When 18-year-old Jim Tuten stood before a mailbox in Varnville, South Carolina, college application for a wildlife biology program in hand, he changed his mind.
“I felt a certain rootedness where I grew up. It’s where my ancestors had been for a long time,” Tuten recalled. “I remember dropping off my application to the land grant university and thinking, ‘I want a different experience.’ My AP English teacher kept talking to us about getting a liberal arts education, which was the first time I’d ever heard anyone talk about that.”
From that moment on, the liberal arts would inspire him, and direct him to inspire others. A few years later, at the College of Charleston, with his degree in history and fine art nearly complete, he reached another tipping point that pushed him further down the path of academia.
“One of my favorite history professors suggested I think about graduate school. It was a chance conversation. Graduate school was not on my radar,” Tuten said. “The fact that he thought I could do it made me begin to investigate the possibility.”
The rest is history.
Tuten, Charles R. and Shirley A. Knox Professor of History at Juniata, is well-known on campus for an excellent bow tie collection, the History of Food course, his award-winning advising style (see page 33), and his unwavering commitment to the liberal arts. After receiving his master’s degree at Wake Forest University and completing his Ph.D. at Emory University, Tuten and his wife, Belle Tuten (Charles A. Dana Professor of History), came to Juniata when Belle joined the faculty. A year later, Tuten was asked to fill in as a sabbatical replacement teaching U.S. history. He soon joined the faculty as well.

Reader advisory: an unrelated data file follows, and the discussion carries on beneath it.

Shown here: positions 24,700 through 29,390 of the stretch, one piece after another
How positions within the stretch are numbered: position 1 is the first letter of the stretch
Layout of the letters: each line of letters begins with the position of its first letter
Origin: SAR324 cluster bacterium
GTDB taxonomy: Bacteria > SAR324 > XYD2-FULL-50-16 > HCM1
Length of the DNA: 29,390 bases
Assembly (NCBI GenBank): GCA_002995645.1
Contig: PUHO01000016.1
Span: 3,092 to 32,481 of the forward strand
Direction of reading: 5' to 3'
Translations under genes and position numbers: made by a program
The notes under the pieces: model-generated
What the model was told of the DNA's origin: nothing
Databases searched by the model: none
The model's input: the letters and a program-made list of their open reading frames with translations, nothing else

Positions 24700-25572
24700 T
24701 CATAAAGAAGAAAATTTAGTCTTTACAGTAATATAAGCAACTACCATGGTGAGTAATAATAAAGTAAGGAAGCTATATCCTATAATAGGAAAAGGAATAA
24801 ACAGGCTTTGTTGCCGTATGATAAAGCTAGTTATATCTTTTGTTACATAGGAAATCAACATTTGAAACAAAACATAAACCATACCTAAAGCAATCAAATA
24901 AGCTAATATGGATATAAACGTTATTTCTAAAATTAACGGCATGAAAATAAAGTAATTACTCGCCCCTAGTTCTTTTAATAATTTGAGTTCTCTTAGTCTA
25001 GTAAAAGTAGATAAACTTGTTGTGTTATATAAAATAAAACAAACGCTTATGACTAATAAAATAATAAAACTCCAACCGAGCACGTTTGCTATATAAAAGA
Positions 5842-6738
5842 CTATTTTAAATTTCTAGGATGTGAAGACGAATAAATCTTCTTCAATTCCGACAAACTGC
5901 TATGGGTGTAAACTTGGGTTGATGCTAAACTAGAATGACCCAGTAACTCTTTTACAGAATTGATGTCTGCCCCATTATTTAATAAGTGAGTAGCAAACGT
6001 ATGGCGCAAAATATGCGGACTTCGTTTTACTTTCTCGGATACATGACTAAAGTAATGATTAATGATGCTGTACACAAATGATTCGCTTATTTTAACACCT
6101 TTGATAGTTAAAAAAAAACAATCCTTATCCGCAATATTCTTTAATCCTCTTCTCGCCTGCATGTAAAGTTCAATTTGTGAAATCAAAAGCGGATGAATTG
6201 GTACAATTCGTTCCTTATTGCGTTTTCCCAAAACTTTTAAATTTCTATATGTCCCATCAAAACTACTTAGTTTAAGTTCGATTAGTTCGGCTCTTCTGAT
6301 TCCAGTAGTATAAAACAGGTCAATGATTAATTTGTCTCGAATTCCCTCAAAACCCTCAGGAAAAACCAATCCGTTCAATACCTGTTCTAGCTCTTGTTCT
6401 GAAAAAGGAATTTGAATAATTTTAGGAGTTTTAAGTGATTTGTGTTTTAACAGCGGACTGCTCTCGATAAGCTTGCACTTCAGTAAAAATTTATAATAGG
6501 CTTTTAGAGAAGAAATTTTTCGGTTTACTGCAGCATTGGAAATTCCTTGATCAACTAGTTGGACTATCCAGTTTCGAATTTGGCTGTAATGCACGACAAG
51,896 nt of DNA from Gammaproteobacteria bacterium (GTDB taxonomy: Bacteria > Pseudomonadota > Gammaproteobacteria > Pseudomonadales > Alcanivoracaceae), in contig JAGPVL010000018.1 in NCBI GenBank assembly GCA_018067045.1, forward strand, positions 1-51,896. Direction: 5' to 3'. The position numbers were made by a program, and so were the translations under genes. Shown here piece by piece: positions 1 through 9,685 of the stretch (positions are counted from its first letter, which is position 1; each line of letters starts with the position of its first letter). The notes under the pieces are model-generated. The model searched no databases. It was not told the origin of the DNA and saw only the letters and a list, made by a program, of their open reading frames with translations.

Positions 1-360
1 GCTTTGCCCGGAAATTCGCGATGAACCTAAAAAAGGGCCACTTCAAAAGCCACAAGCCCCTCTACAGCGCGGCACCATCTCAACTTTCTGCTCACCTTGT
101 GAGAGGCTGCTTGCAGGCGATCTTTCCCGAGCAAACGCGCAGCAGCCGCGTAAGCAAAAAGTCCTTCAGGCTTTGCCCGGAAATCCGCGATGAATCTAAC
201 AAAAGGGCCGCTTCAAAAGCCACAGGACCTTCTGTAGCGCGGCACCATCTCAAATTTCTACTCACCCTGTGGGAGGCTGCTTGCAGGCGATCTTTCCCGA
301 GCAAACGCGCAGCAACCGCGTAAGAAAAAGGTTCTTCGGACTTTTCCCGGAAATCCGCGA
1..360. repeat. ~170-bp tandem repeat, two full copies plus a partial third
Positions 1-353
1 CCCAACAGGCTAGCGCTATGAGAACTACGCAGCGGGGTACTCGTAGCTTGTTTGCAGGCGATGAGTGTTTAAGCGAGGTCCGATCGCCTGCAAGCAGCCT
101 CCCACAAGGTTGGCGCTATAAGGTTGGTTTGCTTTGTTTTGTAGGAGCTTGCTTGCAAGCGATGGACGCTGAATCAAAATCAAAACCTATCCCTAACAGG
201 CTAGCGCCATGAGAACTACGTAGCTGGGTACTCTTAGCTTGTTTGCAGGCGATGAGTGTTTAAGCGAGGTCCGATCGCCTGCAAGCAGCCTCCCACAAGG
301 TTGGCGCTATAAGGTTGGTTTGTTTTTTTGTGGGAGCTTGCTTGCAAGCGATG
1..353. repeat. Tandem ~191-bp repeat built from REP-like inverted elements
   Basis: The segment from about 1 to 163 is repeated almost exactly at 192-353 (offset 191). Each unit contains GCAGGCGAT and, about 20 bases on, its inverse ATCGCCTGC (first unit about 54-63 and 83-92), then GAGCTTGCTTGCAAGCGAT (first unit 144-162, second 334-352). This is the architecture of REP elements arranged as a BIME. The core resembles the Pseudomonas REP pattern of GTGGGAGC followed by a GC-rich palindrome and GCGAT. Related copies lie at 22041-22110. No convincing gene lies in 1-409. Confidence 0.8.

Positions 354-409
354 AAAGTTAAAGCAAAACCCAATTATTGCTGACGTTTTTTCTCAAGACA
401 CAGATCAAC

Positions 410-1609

“This is my 25th year. One of the things I’m most appreciative of has been the freedom to develop courses that let me teach things I love,” he said. “There’s no reason not to show up every day with a boatload of enthusiasm for the content. That’s an incredible opportunity to match what you care the most about.”
Courses like History of Food, Low Country and Gullah Culture, and Plants, Plantations, and Creole Culture, a short-term study abroad course in which students travel to Barbados, draw clear interdisciplinary connections for Juniata students.
“I don’t expect them to be food historians or make their livelihood related to food, but they’re all going to eat, and they’re all going to need community wherever they go in the future,” Tuten said. “If they put some of the pieces together, even if they don’t think back to what they learned in the course, it’s one of the little bits of their knowledge and experience from their time here that shapes the person they get to be.”
Advising is also an important area in which Tuten enjoys the opportunity to guide others on their paths during and after their time at Juniata. This includes his leadership as an adviser for aspiring Fulbright scholars. Recognized with both Juniata’s inaugural Eagle Advising Award and the Excellence in Advising Award through NACADA, a national academic advising organization, Tuten makes sure that his advisees are as likely to meet with him in his office as they are over a meal or around a campfire at Swamptopia.
That’s right: Swamptopia.
“The name began as a joke in our department. I bought a couple of acres in a flood plain and dubbed it ‘Swamptopia’ in front of some students. The main goal was gardening,” Tuten said with a laugh, adding that he comes from a farming family where everyone had a garden. “When the purchase went through, the students wanted to see it. In the spring, we had them out and made a bonfire.”
The twice-yearly trek to Swamptopia is now a beloved History Department tradition.
“Every fall and spring, we invite history students and those from other fields who want to come. There are some students who I only ever knew from their attendance at Swamptopia,” he said. “These relationships help people get to know one another. These pieces constitute the glue that builds community in our department.”